Twenty-five Texas cities, including Dallas, Fort Worth, Houston and Austin, are suing Disney, Hulu and Netflix for franchise fees the municipalities say Texas law allows them to collect.
The lawsuit was filed Thursday in Dallas County District Court, and other cities are expected to join. The filing asks for fees dating back to 2007 based on the Texas Public Utility Regulatory Act of 2005, which says municipalities can collect a franchise fee of 5% of gross receipts from a provider of video service if its programming is delivered over wireline facilities located even partially in the public right of way.
“Under Texas law, these companies are technically video service providers, and even if they say they aren’t, they’re using public property without paying for it, so they’re trespassing,” said Steve Wolens, McKool Smith principal and co-counsel on the case.
Last year, the Dallas City Council gave the city attorney’s office the go-ahead to pursue the lawsuit, and so did other cities. In addition to Dallas-based McKool Smith, co-counsels are Austin-based Ashcroft Sutton Reyes LLC and St. Louis-based Korein Tillery. The lawsuit is asking for fees dating back to 2007 from Netflix, 2011 from Hulu and 2019 from Disney.
The initial list is made up of cities across the state: Abilene, Allen, Amarillo, Arlington, Austin, Beaumont, Carrollton, Dallas, Denton, Frisco, Fort Worth, Garland, Grand Prairie, Houston, Irving, Lewisville, McKinney, Mesquite, Nacogdoches, Pearland, Plano, Sugar Land, Tyler and Waco.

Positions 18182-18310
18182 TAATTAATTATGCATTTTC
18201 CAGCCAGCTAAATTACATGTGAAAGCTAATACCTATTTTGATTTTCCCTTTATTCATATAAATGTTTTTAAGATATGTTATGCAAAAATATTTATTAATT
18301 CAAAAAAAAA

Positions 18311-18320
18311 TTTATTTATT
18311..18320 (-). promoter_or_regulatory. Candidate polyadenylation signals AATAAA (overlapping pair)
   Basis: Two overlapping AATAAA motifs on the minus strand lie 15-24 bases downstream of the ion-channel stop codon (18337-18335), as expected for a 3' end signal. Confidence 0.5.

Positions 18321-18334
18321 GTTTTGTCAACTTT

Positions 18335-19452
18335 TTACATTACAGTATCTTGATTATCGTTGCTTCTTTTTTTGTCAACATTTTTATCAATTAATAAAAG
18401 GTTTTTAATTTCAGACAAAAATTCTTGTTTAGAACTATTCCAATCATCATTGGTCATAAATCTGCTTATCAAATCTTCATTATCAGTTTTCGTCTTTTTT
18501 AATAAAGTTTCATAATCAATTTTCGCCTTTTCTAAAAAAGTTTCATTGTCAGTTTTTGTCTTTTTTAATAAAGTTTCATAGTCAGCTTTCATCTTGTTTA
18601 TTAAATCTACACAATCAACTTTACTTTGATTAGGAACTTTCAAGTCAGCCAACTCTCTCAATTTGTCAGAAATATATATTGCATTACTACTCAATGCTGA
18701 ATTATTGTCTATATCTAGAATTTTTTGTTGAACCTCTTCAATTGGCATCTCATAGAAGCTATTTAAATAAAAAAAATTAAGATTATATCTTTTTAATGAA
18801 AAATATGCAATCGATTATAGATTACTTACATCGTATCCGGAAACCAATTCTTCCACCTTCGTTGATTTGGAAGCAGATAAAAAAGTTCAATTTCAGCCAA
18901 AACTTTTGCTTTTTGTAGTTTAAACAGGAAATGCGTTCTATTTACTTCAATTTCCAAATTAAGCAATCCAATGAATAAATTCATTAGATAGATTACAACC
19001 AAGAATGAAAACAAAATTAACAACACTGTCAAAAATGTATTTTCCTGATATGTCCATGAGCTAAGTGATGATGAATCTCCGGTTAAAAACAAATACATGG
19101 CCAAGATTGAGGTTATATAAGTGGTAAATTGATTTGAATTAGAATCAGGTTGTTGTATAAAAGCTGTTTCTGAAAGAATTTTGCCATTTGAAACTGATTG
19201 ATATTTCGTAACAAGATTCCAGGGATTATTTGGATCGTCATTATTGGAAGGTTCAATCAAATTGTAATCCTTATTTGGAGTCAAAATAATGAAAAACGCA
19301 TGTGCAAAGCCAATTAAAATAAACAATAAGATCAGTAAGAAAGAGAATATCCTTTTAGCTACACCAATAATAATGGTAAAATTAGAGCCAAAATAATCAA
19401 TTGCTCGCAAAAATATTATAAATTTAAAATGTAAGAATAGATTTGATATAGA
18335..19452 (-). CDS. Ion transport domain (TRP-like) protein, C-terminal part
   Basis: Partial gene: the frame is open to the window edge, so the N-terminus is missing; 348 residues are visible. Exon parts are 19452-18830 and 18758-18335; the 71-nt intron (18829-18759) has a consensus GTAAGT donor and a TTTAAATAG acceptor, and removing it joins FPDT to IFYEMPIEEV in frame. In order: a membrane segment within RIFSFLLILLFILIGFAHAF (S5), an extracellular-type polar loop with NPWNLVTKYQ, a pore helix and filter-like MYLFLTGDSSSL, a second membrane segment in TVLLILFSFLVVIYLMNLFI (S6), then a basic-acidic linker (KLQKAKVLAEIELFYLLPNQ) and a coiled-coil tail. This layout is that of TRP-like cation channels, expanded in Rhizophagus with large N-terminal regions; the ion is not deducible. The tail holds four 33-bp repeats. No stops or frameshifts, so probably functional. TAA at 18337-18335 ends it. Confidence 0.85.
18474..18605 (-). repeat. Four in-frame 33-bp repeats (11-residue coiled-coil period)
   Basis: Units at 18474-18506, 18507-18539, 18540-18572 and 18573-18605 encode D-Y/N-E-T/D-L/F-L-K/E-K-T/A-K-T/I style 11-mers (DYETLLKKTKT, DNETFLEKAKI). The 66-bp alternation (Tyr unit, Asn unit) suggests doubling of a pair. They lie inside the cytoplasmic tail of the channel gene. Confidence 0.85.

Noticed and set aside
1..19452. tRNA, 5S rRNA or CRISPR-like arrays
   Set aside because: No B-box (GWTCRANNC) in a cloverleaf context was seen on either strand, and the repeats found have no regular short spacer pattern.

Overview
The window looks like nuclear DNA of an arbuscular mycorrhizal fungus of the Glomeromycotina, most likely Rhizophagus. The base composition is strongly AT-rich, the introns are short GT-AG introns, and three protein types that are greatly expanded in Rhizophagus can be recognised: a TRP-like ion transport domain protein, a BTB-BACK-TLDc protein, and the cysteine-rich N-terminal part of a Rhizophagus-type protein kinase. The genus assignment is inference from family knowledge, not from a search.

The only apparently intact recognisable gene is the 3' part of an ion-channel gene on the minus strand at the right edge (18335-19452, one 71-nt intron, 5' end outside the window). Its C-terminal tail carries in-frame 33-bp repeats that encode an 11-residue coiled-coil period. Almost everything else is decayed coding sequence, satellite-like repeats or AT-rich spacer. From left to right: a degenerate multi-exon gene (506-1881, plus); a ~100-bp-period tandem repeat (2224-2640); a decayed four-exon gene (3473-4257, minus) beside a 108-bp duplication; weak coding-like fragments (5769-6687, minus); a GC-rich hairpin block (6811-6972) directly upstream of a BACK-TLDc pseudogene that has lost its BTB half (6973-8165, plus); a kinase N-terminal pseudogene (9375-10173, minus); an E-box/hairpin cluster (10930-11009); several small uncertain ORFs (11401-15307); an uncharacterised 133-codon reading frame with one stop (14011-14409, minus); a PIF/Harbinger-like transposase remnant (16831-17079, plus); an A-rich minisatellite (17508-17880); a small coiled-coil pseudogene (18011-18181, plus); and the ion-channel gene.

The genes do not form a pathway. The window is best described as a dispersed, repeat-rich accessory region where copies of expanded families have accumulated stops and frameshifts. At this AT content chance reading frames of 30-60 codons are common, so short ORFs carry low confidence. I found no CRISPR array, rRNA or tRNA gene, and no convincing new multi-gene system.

The purpose of the lawsuit is similar to others filed against the major streaming services throughout the U.S. The amounts owed for past due franchise fees could range from hundreds of thousands of dollars to many millions, depending on the size of the city, Wolens said.
The timing of the lawsuits has a lot to do with consumer behavior. Better broadband service and other technology advancements are accelerating cord-cutting. By the end of 2020, the number of households not paying for traditional TV services in the U.S. was estimated to be more than 30 million, and that number is projected to hit 46.6 million in 2024, according to Statista.
When households cut the cable cord and ditch the satellite service to instead stream video over internet broadband, cities lose revenue, Wolens said. Service providers DirecTV, Dish Network, Comcast and Spectrum collect taxes. As streaming services raise the rates they charge subscribers, the franchise fees to cities would rise incrementally, too, Wolens said.
Disney+ has more than 137 million global subscribers. Hulu streaming service has more than 41 million subscribers, and Netflix has more than 73 million U.S. subscribers.
The services charge subscriber fees to access their video programming through wireless facilities that are entirely or at least in part through the public right of way, the lawsuit said.
So far the litigation has been incrementally successful “but has anyone gotten any money? The answer is no,” Wolens said. A Missouri case in July was the first to be certified as a class action by a judge.
The Texas lawsuit cites a 1995 Texas Supreme Court ruling that said existing law is in place “to prevent the application of public funds to private purposes” and “for private gain.”
While Disney, Hulu and Netflix are receiving revenue from Texas customers, the three companies haven’t obtained state-issued certificates of franchise authority from the Texas Public Utility Commission that the law requires, the lawsuit said.
The filing cites claims by the services that they are viable alternatives to cable and broadcast television, adding that they compete for the same industry programming awards. Hulu’s service includes both live and on-demand programming. The services also provide shows from broadcast networks such as ABC, NBC and CBS.
Federal and state funds are being allocated to expand broadband access. Texas has the fourth-highest number of broadband subscribers in the nation, according to the Texas Cable Association, so the state is one of the largest U.S. markets for any streaming service.